Sam Smith, 2007
Among the many myths of No Child Left Behind is that schools are in charge of literacy. I got an early inkling of the fallacy of this as I listened to black teenagers conversing in our DC neighborhood in the 1960s. As a writer, I was struck by their use of metaphor – trading insults while “doin’ the dozens” – and by their clear acceptance of language as a weapon of survival in life. Yet these were the same kids who had already been largely assigned to failure by the schools and others.
Why the disconnect? I mentioned this the other day to an educator friend, David Craig, who soon returned with two academic articles that shed fascinating light on the topic.
The first, from the American Psychologist in 1989 by Shirley Brice Heath, dealt with shifts in the oral and literate traditions among black Americans living in poverty.
Heath pointed out that both cold stats and warm culture had changed dramatically among the black poor since the 1960s. This was a period of migration from the rural south to the urban north. Even the ghettos in the north changed. Instead of primarily two family dwellings or small apartment houses “with the 1960s came high rise, high-density projects, where people took residence not through individual and free choice of neighbor and community, but through bureaucratic placement.” By the 1980s, not only did nearly half of all black children live in poverty, but “the proportion of young black families with fathers fell drastically.”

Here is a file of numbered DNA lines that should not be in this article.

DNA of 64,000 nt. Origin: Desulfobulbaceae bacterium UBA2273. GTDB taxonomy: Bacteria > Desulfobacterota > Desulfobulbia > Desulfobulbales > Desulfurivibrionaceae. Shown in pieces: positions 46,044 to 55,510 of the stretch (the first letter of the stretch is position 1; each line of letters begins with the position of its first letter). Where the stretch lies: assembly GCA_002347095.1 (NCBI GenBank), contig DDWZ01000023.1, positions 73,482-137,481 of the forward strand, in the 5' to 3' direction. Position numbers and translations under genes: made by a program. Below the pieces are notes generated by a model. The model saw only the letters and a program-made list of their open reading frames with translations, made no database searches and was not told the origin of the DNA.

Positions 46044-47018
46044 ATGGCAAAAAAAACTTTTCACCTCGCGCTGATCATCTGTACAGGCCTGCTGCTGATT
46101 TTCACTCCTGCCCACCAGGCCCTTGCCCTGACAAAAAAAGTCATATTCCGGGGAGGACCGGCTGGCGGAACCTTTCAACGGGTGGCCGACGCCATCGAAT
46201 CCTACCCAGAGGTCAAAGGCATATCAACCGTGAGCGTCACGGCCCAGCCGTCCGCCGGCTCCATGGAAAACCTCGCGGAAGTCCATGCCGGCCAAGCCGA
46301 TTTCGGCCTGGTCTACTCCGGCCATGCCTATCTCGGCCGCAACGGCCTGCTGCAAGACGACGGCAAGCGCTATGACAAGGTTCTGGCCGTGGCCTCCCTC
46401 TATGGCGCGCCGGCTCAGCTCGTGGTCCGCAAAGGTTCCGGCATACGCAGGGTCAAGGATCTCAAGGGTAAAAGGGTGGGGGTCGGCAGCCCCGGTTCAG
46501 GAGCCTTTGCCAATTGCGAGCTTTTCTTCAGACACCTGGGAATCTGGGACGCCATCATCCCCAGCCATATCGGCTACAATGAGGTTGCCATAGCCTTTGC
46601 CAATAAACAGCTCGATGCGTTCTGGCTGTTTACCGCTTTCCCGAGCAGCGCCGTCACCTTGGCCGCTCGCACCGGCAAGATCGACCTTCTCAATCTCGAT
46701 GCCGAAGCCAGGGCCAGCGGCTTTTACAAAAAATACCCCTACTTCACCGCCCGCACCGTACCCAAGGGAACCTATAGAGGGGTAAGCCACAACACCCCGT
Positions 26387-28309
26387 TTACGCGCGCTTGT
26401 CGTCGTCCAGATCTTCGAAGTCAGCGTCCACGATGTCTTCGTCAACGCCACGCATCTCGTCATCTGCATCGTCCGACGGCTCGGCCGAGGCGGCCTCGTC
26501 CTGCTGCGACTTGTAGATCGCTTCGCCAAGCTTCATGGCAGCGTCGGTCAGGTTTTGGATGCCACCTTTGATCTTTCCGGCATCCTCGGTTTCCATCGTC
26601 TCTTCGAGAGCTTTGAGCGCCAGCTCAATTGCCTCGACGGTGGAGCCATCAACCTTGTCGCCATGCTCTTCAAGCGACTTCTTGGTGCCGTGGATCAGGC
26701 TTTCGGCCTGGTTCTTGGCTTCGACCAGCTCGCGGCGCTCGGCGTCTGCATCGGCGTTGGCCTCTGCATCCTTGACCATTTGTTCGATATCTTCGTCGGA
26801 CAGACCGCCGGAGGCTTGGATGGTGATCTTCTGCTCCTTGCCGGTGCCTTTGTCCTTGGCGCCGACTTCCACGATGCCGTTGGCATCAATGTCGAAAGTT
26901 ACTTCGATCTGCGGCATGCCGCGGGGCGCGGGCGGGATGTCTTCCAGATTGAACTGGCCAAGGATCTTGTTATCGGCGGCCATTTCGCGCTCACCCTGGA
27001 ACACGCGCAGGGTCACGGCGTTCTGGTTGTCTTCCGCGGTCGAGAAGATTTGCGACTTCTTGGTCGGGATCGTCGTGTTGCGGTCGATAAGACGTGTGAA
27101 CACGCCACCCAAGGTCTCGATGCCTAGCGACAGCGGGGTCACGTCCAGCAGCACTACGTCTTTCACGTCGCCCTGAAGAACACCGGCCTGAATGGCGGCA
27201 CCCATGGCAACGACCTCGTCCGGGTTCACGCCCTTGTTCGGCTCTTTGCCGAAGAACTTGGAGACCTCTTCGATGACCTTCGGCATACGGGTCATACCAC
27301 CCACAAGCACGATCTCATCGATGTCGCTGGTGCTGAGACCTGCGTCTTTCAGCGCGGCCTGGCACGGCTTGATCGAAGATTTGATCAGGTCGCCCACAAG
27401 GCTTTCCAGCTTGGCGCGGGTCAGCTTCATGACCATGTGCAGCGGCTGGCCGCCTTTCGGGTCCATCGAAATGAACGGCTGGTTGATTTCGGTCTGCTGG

Among the impacts: a loss of adult contact. Describing the earlier culture, Heath wrote, “Male and female adults of several ages are often available in the neighborhood to watch over children who play outside and to supplement the parenting role of young mothers.” In the later urban inner city this was no longer the case.
And, of course, the more adults that are around, the more language is used in both quantity and variety:
“Children take adults’ roles, issue commands and counter-statements, and win arguments by negotiating nuances of meaning verbally and nonverbally. Adults goad children into taking several roles and learning to respond quickly to shifts in mood, expectations and degrees of jest.”
Further, in these earlier communities families were far more likely to be involved in other organizations, not the least of which was the church:
“For those who participate in the many organizations surrounding the church there are many occasions for both writing long texts (such as public prayers) and reading Biblical and Sunday School materials, as well as legal records of property and church management matters. Through all of these activities based on written materials, oral negotiations in groups makes the writing matter. . . The community values access to written sources and acknowledges the need to produce written materials of a variety of types for their own purposes, as well as for successful interaction with mainstream institutions.”
Now jump to the 1980s:
“Young mothers, isolated in small apartments with their children, and often separated by the expense and trouble of cross-town transportation from family members, watch television, talk on the phone, or carry out household and caregiving chores with few opportunities to tease or challenge their youngsters verbally. No caring, familiar, and ready audience of young and old is there to appreciate the negotiated performances.”